1667-1668 – Brown and Orr may have operated mills at both upper Kittery and Saco falls with Thomas Doughty 11

1667-1669 – Brown and Orr sold out at Oyster River on 8 Aug 1667 to Teige Riall of Oyster River for 30 pounds for four and one half acres with a house and fences. Tiege Riall then sold it to James Smith, a tailor, on 28 Mar 1670. 10 11 13

1675 – Brown and Orr left Doughty, who was now married at Saco, and moved to Wells where at first they got out logs for the Sayward mill, later for their own at Mousam, now Kennebunk village, where it was known as The Scotchmen’s mill. They became residents in the township of Wells, 3 June 1675, buying 200 acres at “Mowsome” from Henry Sayward. “Brown and Orr lived many years in Wells, Me.” 10 11

1679 – The History of Wells and Kennebunk suggests that Henry Sayward entrusted the care of his mills to “Henry Brown and James Carr [Orr?], Scotsmen. These men in 1679, had taken a grant of the land on both sides of the river, bounding on the mill lot. The brook, always termed “the Scotchman’s Brook,” passed through this land.” The book goes on to state that the men, Henry Brown and James Carr [Orr?], “…came over to this country to engage in business of this kind, bringing with them several mechanics as auxiliaries to their work.” The book claims that Brown and Carr [Orr?] established a very successful “blacksmith’s shop on the western side of the river.” The book continues on with speculations on who the men who worked the lumber mills might have not desired a life with women. It seems very speculative and meant to grab one’s imagination. 14

1684- Henry Brown and James Oare [Orr] received a grant on the west side of Mousam river at the “head of tide water”, of four and a half acres. 15

1686- “Brown and Orr brought suit against John Bray for carrying away their grass at brave Boat Harbor.” 12

8 Dec 1692 – James Orr of Wells, logger and sawyer, sold the grant that belonged to him and Henry Brown 10, so presumably Henry Brown had died.


Sources and Notes:
In 2016, Carol Gardner said:
“I’m a researcher for Thomas Doughty. I know that there was a Henry Brown in Maine who lived much of his life with James Orr. They were both Dunbar prisoners and both started as slaves of Valentine Hill at Oyster River. Later, they moved to Wells, Maine where they operated a mill with another Scot, Robert Stewart. Thomas Doughty had a couple of lumber contracts with them, and may have resided with, or near them, during King Philip’s War.”

References:
GDMNH Genealogical Dictionary of Maine and New Hampshire, Noyes, Libby, and
Davis, Portland, Maine: The Southworth-Anthoensen Press, 1928-1939, p. 114.
HTDNH History of the Town of Durham, New Hampshire, vol. 1, Everett S. Stackpole and Lucien Thompson, 1913, pp. 77.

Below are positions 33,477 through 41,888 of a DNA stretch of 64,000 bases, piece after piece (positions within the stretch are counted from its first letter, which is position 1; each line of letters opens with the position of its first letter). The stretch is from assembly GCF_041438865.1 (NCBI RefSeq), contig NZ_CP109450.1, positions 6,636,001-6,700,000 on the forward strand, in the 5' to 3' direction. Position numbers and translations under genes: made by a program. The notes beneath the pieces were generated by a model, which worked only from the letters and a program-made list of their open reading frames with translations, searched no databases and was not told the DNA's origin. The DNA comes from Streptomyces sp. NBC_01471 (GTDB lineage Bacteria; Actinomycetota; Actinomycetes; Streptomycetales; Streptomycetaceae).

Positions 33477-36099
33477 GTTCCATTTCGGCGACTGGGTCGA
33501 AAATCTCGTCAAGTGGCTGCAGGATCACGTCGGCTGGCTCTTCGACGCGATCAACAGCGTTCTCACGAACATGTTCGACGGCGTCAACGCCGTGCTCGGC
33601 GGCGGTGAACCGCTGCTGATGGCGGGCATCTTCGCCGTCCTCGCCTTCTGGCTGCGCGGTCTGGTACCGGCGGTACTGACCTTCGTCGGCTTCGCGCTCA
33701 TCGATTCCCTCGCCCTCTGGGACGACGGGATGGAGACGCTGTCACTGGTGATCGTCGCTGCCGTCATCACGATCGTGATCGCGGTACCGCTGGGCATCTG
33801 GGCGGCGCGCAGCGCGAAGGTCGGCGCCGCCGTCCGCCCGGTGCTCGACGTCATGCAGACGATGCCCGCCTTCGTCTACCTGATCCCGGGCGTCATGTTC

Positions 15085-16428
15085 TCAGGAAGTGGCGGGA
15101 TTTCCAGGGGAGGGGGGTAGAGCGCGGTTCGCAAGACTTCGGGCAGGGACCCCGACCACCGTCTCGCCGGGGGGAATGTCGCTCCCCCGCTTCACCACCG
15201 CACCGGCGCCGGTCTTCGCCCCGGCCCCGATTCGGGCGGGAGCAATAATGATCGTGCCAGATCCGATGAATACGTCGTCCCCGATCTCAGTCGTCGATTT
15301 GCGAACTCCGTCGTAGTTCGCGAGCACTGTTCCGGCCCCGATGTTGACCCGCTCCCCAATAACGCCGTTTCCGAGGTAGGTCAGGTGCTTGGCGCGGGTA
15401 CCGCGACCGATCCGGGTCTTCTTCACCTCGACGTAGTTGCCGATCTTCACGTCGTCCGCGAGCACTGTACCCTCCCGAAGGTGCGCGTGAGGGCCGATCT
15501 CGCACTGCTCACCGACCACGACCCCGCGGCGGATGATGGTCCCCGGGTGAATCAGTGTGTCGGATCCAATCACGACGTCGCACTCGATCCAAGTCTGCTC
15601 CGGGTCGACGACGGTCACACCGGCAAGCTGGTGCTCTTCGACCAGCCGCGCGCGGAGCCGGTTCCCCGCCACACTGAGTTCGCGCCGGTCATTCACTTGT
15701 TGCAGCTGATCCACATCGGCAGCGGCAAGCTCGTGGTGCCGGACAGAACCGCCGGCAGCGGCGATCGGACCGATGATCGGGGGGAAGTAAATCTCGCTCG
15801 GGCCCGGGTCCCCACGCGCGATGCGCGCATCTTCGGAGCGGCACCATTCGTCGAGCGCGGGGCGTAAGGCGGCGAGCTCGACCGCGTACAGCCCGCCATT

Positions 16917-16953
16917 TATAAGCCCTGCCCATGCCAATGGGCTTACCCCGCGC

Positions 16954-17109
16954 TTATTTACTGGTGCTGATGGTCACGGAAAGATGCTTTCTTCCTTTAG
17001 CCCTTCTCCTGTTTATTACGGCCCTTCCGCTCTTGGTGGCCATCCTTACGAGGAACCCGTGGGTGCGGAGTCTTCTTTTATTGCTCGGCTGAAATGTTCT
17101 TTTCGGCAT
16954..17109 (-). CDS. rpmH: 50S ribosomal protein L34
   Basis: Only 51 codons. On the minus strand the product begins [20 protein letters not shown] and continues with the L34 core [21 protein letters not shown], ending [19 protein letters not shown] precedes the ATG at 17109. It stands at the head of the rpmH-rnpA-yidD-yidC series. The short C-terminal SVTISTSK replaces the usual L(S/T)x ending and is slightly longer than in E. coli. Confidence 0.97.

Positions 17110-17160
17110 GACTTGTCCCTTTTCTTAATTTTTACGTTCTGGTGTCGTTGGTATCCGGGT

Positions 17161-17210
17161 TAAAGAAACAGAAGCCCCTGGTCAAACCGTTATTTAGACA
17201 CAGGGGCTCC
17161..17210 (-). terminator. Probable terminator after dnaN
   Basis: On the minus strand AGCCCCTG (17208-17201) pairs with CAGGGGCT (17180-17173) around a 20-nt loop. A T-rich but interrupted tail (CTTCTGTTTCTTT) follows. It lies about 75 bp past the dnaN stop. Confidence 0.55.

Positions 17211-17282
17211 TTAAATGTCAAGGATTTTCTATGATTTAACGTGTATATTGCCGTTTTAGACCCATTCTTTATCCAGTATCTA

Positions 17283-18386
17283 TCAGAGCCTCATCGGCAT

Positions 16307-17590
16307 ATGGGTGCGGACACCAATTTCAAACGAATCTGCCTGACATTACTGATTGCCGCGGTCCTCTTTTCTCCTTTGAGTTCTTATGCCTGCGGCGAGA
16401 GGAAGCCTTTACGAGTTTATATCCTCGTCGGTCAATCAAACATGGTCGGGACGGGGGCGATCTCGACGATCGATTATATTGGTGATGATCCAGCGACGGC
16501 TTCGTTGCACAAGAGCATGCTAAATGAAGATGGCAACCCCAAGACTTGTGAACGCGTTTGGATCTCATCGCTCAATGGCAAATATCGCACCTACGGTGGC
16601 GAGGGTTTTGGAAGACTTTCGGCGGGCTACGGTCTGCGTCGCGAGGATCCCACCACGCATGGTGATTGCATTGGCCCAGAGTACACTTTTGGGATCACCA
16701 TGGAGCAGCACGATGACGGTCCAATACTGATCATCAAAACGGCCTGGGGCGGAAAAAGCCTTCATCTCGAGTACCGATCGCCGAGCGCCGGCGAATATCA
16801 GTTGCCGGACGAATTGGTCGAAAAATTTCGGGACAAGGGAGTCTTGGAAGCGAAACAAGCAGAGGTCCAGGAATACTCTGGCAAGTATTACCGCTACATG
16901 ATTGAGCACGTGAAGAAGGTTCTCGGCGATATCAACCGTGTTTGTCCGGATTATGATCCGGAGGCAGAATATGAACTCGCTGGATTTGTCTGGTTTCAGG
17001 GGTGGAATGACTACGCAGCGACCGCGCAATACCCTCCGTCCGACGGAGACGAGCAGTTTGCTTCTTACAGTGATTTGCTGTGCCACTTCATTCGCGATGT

The History of Wells and Kennebunk, E. E. Bourne, Portland, Me: B. Thurston & Co., 1875, pp. 116-118. E. Bourne offers his imagining as to how their lives together may have been.


For additional help, please go to the:
Descendants and Researchers List and the Facebook Group.
(Our small website team is unable to help with further research.)


  1. Stewart, George Sawin. The Bartlett Collection. New England Historic Genealogical Society, Boston, Massachusetts. /george-sawin-stewart-documents/ [] []
  2. Gerrard, Christopher M.., et al. Lost Lives, New Voices: Unlocking the Stories of the Scottish Soldiers at the Battle of Dunbar 1650. Oxbow Books, 2018, p. 251. []
  3. Stackpole, Everett Schermerhorn. Scotch Exiles in New England. 1922. Coll. 733 & 831, Collections of the Maine Historical Society, Portland ME. []
  4. Rapaport, Diane. Working List of Early New England Scots. 2015. []
  5. Stinson, B. Craig. “‘Oyster River Scots.’” The Scottish Prisoners of War Society, Teresa Rust, 3 June 2018, scottishprisonersofwar.com/oyster-river-scots-by-b-craig-stinson/. []
  6. “Dunbar Prisoners of War Profiles.” The Scottish Prisoners of War Society, Teresa Rust, 18 Feb. 2019, scottishprisonersofwar.com/battle_of_dunbar_pows_america/. []
  7. Gerrard, Christopher M.., et al. Lost Lives, New Voices: Unlocking the Stories of the Scottish Soldiers at the Battle of Dunbar 1650. Oxbow Books, 2018. Ch. 7, 8. [] [] []
  8. Stinson, B. Craig. “‘Oyster River Scots.’” The Scottish Prisoners of War Society, Teresa Rust, 3 June 2018, scottishprisonersofwar.com/oyster-river-scots-by-b-craig-stinson/. []
  9. Stackpole, Everett S., and Lucien Thompson. History of the Town of Durham New Hampshire (Oyster River Plantation). Vol. One, Narrative, [Durham N.H.] : Published by Vote of the Town, 1913, pg. 60, Internet Archives, archive.org/details/historyoftownofd01stac/page/n8. []
  10. Noyes, Sibyl, et al. Genealogical Dictionary of Maine and New Hampshire. New England Historic Genealogical Society, 2012, pg. 114 [] [] [] []
  11. Stackpole, Everett S., and Lucien Thompson. History of the Town of Durham New Hampshire (Oyster River Plantation). Vol. One, Narrative, [Durham N.H.] : Published by Vote of the Town, 1913, pg. 77, Internet Archives, archive.org/details/historyoftownofd01stac/page/n8. [] [] [] [] []
  12. Stackpole, Everett Schermerhorn. Scotch Exiles in New England. 1922. Coll. 733 & 831, Collections of the Maine Historical Society, Portland ME. [] []